História, História: Two Years in the Cape Verde Islands
by Eleanor Stanford
CCLaP Books, 2013
In the recent increase in published memoirs, none in the travel genre stand out quite like Eleanor Stanford’s História, História: Two Years in the Cape Verde Islands. Stanford discusses learning a new language, Kriolu, which is the “bastardized” version of Portuguese; bulimia; marital problems; loneliness; and difficulty adjusting to the cultural practices, all of which take place over a two year time period. It’s a lot to take on in an 83-page long essay of sorts, but no topic becomes more important than another. História, História felt more about avoiding life in a fog than one woman’s time in the Peace Corps.
Stanford frequently uses Kriolu and teaches the reader as she goes along, doing such a good job that it’s surprising to find a glossary in the back of the book. The ability to choose just the right word was the most noticeable feature of Stanford’s writing, even in the first paragraph in which she describes the Peace Corps volunteers landing on Cape Verde:
“We had been flying over unbroken ocean for hours, and suddenly we were descending, despite the fact that there was no land in view. Finally a tiny spit of land appeared, a thin rust-colored strip spotted with a few skeletons of plants and irregular rock formations….‘This is Cape Verde? Doesn’t Verde mean green?’ Even those who had done their research and read up on the islands were unprepared for such absolute bleakness.”
Since so much of the memoir is about Stanford’s inability to control her body, it was apropos to see the islands described in common bodily terms: skeleton, bald, spit.
Once bulimia rears its ugly head as a theme, it’s hard not to notice that even while Stanford puts words on paper, she’s trying to make the conversation disappear. Often it’s others in her life who broach the conversation, such as the native Gurete, who claims Stanford was prettier in her wedding pictures than she is presently: “Look how fat you are…So pretty.” Stanford explains, “The word for fat in Creole is forti, same as the word for strong. In Cape Verde, fleshiness does not have a negative connotation….I wasn’t immune to the standard body image woes of the American female.” Being too thin implies weak, and again Stanford works to make herself a non-presence, to lack the force to make change.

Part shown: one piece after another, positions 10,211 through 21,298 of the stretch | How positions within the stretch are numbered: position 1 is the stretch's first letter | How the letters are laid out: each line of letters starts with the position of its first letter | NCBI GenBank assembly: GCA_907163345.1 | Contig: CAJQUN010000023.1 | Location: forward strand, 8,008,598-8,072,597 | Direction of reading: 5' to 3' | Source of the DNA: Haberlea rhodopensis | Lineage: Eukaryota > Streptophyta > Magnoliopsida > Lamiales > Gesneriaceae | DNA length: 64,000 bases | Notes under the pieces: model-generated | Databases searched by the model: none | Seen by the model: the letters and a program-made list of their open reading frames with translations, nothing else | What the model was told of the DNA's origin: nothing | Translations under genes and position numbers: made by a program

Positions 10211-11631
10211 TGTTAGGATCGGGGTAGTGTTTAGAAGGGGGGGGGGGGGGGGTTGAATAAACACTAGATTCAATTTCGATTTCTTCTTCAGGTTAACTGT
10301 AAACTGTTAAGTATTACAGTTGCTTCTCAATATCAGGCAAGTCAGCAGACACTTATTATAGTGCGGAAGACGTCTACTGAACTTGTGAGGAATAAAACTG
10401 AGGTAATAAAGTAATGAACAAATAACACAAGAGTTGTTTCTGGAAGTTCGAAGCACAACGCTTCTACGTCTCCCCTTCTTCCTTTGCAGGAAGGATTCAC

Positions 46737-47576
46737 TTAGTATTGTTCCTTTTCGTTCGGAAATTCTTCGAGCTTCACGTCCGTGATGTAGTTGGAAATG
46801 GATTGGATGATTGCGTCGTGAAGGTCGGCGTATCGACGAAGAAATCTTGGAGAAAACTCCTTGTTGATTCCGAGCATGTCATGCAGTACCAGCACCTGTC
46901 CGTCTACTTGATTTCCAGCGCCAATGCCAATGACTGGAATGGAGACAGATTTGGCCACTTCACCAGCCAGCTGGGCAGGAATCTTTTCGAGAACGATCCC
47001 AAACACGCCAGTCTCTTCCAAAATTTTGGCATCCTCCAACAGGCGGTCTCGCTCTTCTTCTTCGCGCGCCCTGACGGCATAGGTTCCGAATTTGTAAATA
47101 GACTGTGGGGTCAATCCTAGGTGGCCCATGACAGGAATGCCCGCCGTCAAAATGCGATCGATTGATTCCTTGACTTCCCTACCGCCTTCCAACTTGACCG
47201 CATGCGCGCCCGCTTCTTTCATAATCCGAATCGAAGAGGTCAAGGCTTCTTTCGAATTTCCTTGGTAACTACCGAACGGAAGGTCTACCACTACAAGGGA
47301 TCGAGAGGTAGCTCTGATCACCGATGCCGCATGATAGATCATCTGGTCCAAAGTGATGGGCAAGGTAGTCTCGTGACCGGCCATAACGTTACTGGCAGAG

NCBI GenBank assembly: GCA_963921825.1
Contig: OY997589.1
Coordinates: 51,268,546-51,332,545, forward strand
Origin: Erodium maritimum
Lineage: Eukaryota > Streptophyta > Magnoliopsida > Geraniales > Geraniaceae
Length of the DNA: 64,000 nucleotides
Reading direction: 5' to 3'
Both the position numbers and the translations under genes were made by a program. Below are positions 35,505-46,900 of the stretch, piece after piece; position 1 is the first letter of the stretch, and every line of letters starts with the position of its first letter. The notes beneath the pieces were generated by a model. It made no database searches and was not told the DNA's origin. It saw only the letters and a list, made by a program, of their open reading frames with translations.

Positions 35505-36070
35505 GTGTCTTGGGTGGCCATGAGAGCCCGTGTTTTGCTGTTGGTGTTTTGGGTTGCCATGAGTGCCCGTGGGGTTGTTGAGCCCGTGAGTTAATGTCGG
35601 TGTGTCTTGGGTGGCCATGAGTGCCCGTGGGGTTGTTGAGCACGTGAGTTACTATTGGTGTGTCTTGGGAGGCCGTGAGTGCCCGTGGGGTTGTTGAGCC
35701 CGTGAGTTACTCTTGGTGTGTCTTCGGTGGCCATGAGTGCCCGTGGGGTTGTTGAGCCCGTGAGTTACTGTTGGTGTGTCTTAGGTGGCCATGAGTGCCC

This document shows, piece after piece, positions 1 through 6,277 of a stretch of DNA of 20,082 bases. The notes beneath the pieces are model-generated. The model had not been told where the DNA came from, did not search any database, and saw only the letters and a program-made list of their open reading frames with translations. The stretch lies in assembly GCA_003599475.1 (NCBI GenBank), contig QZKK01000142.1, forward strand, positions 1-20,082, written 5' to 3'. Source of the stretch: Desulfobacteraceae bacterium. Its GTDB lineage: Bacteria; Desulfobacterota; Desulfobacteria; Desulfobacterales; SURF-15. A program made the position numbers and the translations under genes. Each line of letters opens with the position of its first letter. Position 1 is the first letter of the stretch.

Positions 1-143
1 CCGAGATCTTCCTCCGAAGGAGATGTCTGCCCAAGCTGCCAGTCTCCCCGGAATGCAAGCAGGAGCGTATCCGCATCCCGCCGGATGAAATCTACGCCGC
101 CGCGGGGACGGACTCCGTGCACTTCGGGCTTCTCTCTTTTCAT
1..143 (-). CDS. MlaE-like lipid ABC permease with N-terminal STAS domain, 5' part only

Here might be the cause for problems between Stanford and her young husband, who might or might not be tempted by Cape Verde’s cultural acceptance of men leaving their wives for girlfriends and bringing their illegitimate children into their homes. Stanford watches as locals make comments that may or may not be jokes in her presence: “[My husband] laughed when Carlitos joked about his pikena, offered to find Dan his own girlfriend in the next village. When the men looked at me, I’d laugh too, on cue. It felt more like choking. ‘Tchiga,’ I said. Enough. As though if I said it in Creole, that made it more final, more comprehensible.” Watching the struggles of Stanford, trying to voice herself, but still trying to be invisible by laughing as she is expected to.
Stanford does make the effort to help one of her female students go to America; the student is more knowledgeable that all of her peers, and sophisticated, too. In a place like America, the student, Eliane, could prosper (which we’re meant to read as “get out of this dying, God-forsaken, dusty island”). But Eliane, who is strong enough to voice herself, does not need Stanford’s help: “[Eliane] twirled a lock of hair around her pencil. ‘I love my family,’ she said. ‘I love my country.’ In two perfect English sentences, she dismantled the entire imaginary life I had constructed for her. ‘Really,’ she said, as though daring me to challenge her. ‘Believe it or not, not everyone here wants to go to America.’ Duly chastened, I turned back to the board, erasing what I’d written there, my sentences disappearing in a cloud of chalk dust.” Even when Stanford speaks with a student, her voice is silenced, as we see in the erased words on the chalkboard. You may find yourself yearning for Stanford to do something braver, louder, but that’s the thing about memoirs: you can’t change what happened.
Truly, one must pull the theme of disappearing out to hold the multiple subjects of the memoir together–even as you enjoy each scene and sentence–otherwise, you may be surprised when you turn the last page to find the acknowledgements. Stanford works to weave symbols, similes, and metaphors into her brief text, and dissecting those moments is where you get to the heart of things.